The UN isnt terribly effective and this league of democracies will be as ineffective. In my veiw the most effective alliances and treaty organisation are those where the members have vested interests not conflicts with each other. That is why organisations such as the EU or the SADC with members who have vested interests that ar similar to other members are more effective than the UN or the AU. There are also a number of issues, firstly what and who is democratic. For example no one can deny that Mr medvedev would’ve won the russian elections whether or not there had been any number of opposition candidates, yet many of the so called democratic nations condemm russia as un-democratic. Secondly how exactly would the league of democracies get things done militarily? or would it be another talking shop. Finally even democracies have very different goals and interests for example the USA and South Africa or Australia and poland will have different foreign policy goals and will sometimes clash. I am an advocate of returning to a system where we dont interfere with each others affairs unless they have a direct influence or impact on our own affairs. This system of intervention on the behalf of these so called higher goals of democracy and human rights in my veiw is leading us in the wrong direction.

  20. 20 Syed Hasan Turab
    June 25, 2008 at 21:13

    Infact USA is victom of diversity & double standard because of few fundamental mistakes of great great granfather’s lazyness. Now want to contiminate world with same diseas to remove the sence of guilt from US majority, those are victom of one track minded Jewish controlled Media, as most of them have voting rights with VIP mentality.Most likely Mchan win with this agenda with a good size of media projection as VIP’s like to see US in command & controll, dosent matter the cost of humanity, human values & suffering’s of other nation’s.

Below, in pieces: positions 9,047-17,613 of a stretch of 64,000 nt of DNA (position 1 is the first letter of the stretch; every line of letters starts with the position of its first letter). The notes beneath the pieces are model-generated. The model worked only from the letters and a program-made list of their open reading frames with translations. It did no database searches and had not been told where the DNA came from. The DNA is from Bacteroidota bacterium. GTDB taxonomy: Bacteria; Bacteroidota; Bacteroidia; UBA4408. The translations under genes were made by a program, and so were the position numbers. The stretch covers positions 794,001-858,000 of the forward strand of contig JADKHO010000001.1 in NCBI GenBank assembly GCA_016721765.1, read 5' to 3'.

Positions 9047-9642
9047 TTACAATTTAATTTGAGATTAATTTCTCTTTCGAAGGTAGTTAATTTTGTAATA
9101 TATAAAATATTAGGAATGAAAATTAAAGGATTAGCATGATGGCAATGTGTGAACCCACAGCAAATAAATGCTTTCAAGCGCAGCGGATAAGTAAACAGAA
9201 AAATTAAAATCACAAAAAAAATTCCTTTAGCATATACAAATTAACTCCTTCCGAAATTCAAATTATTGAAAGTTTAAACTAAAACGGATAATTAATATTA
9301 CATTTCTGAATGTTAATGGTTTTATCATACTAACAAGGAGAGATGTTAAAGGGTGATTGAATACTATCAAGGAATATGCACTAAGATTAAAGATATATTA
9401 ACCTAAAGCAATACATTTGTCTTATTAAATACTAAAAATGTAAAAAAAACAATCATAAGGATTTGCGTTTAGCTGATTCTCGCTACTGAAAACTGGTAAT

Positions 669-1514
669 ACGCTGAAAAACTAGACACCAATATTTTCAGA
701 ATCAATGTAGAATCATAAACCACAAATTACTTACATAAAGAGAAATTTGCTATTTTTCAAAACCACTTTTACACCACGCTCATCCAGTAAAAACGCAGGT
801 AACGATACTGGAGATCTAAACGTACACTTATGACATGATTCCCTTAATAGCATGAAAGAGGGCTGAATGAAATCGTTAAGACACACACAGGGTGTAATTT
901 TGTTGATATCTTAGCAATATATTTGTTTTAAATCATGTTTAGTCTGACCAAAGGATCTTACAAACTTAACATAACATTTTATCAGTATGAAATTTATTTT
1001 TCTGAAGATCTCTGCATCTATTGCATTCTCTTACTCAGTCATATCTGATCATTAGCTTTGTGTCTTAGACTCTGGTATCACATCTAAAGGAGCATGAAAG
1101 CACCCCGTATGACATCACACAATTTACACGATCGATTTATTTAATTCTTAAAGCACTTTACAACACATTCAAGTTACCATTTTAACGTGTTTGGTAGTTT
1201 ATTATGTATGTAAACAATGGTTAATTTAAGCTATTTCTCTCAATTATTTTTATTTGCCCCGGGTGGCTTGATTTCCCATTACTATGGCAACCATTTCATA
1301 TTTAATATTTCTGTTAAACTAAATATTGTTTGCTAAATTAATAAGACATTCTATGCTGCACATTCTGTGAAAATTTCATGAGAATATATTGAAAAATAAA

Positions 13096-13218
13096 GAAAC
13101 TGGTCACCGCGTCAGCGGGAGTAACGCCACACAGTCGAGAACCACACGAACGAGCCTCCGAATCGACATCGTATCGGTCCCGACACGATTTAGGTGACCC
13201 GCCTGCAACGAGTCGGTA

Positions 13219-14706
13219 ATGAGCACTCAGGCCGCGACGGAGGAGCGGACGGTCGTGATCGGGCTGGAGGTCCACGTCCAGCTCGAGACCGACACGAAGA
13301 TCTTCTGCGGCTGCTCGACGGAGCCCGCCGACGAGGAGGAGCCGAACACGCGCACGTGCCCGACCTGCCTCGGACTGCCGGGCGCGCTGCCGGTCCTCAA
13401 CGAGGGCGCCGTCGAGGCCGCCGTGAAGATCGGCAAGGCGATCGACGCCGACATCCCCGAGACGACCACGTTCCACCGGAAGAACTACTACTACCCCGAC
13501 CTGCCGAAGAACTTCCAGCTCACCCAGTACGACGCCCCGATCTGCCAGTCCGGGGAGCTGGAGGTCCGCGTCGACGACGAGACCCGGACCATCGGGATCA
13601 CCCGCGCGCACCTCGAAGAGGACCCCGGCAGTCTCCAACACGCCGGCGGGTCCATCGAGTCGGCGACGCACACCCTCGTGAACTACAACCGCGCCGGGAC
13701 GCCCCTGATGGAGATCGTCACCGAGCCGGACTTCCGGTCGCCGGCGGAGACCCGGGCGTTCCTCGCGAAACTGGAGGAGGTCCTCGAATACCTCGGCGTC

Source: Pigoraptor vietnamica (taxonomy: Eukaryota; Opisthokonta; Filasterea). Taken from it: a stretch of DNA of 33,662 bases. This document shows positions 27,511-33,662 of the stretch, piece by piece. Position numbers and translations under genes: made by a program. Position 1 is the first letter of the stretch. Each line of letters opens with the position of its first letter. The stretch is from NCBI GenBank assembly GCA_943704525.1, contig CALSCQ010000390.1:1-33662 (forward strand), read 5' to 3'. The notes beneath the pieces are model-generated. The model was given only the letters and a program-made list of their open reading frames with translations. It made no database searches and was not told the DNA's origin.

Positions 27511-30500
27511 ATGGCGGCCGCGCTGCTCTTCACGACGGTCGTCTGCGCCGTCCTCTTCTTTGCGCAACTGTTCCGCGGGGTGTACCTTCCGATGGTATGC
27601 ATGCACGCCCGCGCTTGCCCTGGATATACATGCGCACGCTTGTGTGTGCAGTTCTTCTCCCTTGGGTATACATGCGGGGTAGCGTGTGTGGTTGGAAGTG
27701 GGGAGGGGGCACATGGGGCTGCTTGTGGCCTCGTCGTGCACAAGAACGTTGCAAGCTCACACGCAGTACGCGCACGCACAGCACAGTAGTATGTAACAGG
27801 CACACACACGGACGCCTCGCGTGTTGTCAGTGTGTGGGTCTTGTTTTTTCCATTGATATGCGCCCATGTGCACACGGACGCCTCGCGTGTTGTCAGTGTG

Any way UNO will face crises of Security Counsil nature, might face the consequence’s of failour like Leagur Of Nations.
    By the way this is an appropriate time to rewrite the Global human charter to deal with prevailing balance of power crises, as USA is exposing threat with public support to enfoce his agenda by way of formation a group of diversified & double standard nature.

  21. 21 Jeff Minter
    June 25, 2008 at 21:20

    “League of Democracies”